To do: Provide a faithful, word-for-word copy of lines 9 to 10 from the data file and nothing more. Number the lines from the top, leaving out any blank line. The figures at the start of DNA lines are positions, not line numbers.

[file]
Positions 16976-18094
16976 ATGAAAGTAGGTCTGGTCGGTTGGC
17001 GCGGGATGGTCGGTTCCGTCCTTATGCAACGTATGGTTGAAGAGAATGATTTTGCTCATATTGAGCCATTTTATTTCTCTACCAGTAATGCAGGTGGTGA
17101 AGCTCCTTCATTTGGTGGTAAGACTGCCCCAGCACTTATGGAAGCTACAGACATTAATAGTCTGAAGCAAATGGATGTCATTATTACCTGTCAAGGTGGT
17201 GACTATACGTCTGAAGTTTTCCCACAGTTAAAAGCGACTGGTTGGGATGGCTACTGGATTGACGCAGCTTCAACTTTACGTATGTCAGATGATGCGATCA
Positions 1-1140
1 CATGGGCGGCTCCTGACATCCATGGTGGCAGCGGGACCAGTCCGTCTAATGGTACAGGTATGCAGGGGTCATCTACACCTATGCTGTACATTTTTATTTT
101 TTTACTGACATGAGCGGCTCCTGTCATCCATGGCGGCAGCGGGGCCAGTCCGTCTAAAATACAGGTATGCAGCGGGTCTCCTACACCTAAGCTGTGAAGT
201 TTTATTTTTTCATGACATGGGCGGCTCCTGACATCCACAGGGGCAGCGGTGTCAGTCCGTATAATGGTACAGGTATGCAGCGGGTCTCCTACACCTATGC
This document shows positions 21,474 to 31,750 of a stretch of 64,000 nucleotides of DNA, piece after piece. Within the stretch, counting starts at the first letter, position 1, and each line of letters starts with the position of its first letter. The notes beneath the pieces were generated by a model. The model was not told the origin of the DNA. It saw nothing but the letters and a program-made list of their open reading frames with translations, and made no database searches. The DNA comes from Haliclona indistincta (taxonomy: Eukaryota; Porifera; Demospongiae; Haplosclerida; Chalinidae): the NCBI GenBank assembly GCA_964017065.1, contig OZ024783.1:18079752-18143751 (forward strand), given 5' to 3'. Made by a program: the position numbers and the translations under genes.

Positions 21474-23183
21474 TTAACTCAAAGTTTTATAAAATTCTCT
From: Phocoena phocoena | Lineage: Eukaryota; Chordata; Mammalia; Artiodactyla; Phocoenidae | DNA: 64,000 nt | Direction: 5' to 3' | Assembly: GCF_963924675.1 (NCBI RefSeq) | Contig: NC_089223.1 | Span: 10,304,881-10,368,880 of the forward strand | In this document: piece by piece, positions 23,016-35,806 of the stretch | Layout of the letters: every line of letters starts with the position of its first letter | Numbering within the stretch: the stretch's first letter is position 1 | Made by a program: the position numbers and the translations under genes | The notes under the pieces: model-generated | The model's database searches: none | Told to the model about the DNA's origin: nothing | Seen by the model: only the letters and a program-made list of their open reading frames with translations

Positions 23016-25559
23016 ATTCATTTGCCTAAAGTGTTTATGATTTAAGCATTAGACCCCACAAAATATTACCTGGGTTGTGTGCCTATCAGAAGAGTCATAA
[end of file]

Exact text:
201 TTTATTTTTTCATGACATGGGCGGCTCCTGACATCCACAGGGGCAGCGGTGTCAGTCCGTATAATGGTACAGGTATGCAGCGGGTCTCCTACACCTATGC
This document shows positions 21,474 to 31,750 of a stretch of 64,000 nucleotides of DNA, piece after piece. Within the stretch, counting starts at the first letter, position 1, and each line of letters starts with the position of its first letter. The notes beneath the pieces were generated by a model. The model was not told the origin of the DNA. It saw nothing but the letters and a program-made list of their open reading frames with translations, and made no database searches. The DNA comes from Haliclona indistincta (taxonomy: Eukaryota; Porifera; Demospongiae; Haplosclerida; Chalinidae): the NCBI GenBank assembly GCA_964017065.1, contig OZ024783.1:18079752-18143751 (forward strand), given 5' to 3'. Made by a program: the position numbers and the translations under genes.